The question of what really constitutes a news event | Opinion

In the online newspaper industry, the term “breaking news” is reserved only for articles that reach a certain level of importance.

For example, when two fugitives wanted in connection with the shooting death of a 13-year-old girl in Bluefield were captured earlier this year by U.S. Marshals at a hotel in Delaware, it was quickly flagged as an incident. news on the newspaper’s website. , www.bdtonline.com. Breaking news was also linked to our social media accounts on Facebook and Twitter. In addition, email and SMS alerts were also sent.

Other examples of a current event include a plane crash; a fatal gunshot or stab wound; a natural disaster such as an earthquake, tornado or major flood; a jury verdict in a high-profile criminal case; a terrorist attack like the horrific events of September 11, 2001; or – in the sad case of 2020 – state-ordered business closures and stay-at-home orders.

In short, it has to be something important to earn a news banner.

Unfortunately, this is a simple rule that CNN and Fox News virtually ignore.

If you tune into CNN or Fox News just about any day, you’ll probably notice a news banner at the bottom of the TV screen for just about any story the two networks are talking about or cover.

It’s not supposed to work that way.

Whenever President Joe Biden speaks, it shouldn’t be breaking news. Whenever a White House press briefing takes place, or a Department of Defense press briefing on the war in Ukraine takes place, there shouldn’t be any breaking news. That is – unless a major development or announcement is made that merits a breaking news proclamation.

As someone who does a lot of behind-the-scenes digital stuff here in the newsroom, I can say that there are occasions when I wonder whether or not to designate a local story as a news event. .

Sometimes I seek the opinion of other people in the newsroom to get their opinion on whether a story in question should be labeled as a news event or not on our website and media pages. social. The same goes for whether a local story is important enough to warrant a text alert or an email alert.

Sometimes the answer is not always easy.

There can be the occasional internal debate between us in the newsroom about whether or not a certain story warrants a last-minute text alert. And it’s worth noting that once you’ve sent a text alert, you can’t unduly send it.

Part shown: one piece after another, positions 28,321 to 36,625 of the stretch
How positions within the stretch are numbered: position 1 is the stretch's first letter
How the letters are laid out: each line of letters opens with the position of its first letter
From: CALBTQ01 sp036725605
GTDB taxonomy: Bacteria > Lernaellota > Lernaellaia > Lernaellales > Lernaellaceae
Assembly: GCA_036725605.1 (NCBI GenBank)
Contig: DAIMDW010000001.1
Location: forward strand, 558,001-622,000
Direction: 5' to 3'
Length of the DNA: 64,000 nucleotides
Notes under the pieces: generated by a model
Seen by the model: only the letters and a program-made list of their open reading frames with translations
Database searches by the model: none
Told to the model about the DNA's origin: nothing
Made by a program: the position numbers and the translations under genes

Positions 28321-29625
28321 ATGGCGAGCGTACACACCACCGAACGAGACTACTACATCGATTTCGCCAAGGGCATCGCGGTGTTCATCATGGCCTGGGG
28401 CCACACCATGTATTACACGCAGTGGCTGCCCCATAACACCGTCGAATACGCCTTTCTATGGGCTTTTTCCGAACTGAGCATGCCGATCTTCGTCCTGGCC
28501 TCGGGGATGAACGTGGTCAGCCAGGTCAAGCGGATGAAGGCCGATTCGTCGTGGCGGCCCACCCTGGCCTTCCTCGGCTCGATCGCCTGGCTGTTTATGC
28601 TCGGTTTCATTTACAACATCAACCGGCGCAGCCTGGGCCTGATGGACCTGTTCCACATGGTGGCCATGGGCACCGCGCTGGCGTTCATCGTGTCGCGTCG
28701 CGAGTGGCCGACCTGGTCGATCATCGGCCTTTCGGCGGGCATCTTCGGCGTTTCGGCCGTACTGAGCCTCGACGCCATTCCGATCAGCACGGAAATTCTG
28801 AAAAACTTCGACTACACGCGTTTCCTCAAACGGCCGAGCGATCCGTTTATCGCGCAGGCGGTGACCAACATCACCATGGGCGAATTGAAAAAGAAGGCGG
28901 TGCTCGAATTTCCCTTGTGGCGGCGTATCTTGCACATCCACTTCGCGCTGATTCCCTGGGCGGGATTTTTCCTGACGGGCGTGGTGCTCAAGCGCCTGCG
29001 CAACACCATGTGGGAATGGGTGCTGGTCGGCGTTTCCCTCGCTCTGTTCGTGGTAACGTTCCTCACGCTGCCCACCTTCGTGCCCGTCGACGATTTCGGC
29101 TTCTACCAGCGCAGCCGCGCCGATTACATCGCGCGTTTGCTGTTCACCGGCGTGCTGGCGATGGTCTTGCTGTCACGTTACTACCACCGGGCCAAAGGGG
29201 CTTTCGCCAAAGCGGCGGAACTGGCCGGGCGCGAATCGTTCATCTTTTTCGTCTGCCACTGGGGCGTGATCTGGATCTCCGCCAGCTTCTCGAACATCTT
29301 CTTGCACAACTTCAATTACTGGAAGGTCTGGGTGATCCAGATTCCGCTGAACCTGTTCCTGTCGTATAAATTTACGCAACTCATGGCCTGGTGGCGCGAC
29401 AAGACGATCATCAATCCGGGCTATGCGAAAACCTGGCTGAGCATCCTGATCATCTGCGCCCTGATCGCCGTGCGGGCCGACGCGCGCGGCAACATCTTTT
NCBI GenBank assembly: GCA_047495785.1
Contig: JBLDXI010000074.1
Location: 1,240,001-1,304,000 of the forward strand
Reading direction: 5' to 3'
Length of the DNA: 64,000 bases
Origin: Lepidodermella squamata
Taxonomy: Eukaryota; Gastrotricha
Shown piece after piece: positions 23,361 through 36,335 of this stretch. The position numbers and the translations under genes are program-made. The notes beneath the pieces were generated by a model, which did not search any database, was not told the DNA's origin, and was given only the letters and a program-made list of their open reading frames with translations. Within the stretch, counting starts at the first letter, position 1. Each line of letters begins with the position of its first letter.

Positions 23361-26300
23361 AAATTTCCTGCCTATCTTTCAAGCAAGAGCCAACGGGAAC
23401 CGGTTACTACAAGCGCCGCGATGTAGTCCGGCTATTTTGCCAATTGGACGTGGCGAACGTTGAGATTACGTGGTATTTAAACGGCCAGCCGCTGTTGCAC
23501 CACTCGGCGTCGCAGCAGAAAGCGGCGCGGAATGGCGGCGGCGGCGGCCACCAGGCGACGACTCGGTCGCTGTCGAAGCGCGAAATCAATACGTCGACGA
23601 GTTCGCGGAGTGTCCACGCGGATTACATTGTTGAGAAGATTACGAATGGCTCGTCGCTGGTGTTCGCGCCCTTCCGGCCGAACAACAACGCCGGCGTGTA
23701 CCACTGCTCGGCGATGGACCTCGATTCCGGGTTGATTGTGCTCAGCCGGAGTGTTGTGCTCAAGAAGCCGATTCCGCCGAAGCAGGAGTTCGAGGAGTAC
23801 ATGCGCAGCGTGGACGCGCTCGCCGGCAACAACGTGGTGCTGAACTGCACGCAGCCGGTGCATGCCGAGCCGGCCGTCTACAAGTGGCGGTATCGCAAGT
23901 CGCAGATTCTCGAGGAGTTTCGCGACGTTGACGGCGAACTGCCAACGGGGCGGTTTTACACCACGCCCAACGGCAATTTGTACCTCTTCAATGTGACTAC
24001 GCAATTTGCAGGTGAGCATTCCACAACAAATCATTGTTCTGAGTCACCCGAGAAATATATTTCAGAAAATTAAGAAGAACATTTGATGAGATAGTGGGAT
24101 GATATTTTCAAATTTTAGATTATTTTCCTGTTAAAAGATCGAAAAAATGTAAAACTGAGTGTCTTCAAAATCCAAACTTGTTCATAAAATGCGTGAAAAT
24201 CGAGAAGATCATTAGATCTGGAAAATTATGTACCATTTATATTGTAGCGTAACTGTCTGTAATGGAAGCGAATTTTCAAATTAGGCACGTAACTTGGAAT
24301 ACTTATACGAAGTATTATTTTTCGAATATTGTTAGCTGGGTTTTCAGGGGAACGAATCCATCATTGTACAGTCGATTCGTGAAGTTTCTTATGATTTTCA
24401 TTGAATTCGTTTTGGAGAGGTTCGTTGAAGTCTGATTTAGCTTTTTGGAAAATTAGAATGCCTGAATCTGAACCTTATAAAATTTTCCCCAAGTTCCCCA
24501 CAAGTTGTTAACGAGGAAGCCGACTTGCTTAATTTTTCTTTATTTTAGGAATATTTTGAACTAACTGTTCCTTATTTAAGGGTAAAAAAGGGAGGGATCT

You can send a second corrected text alert, but that’s about it. In comparison, a news banner placed on a Facebook story can be removed or edited as needed. When it comes to Twitter, we don’t normally place a news banner on a Twitter alert, especially since you are initially limited on the number of words you can use in a tweet. Maybe Elon Musk will correct this in the future.

About twenty years ago, all that talk of tweets and text alerts would have sounded like a foreign language to me. However, it has become part of our daily routine, at least on the digital side of work.

Now, as I take a momentary break from writing this column, I glance at the newsroom flatscreen sitting on the cupboard just to the left of reporter Greg Jordan’s desk. That day, our channel is on CNN. For those who might wonder why we watch CNN, I offer the following explanation. Every day we alternate between watching CNN and Fox News. Although sometimes George in sports changes the channel to ESPN at night.

This afternoon, CNN displays a breaking news banner, followed by this headline: “The Russians had no idea what was going on in Ukraine”.

OKAY. The war in Europe is important. No questions about this. But this particular headline is not a breaking news banner.

For some reason, CNN thinks every headline is a news event. Fox News is almost as bad.

Charles Owens is the editor of the Daily Telegraph. Contact him at [email protected] Follow him @BDTowens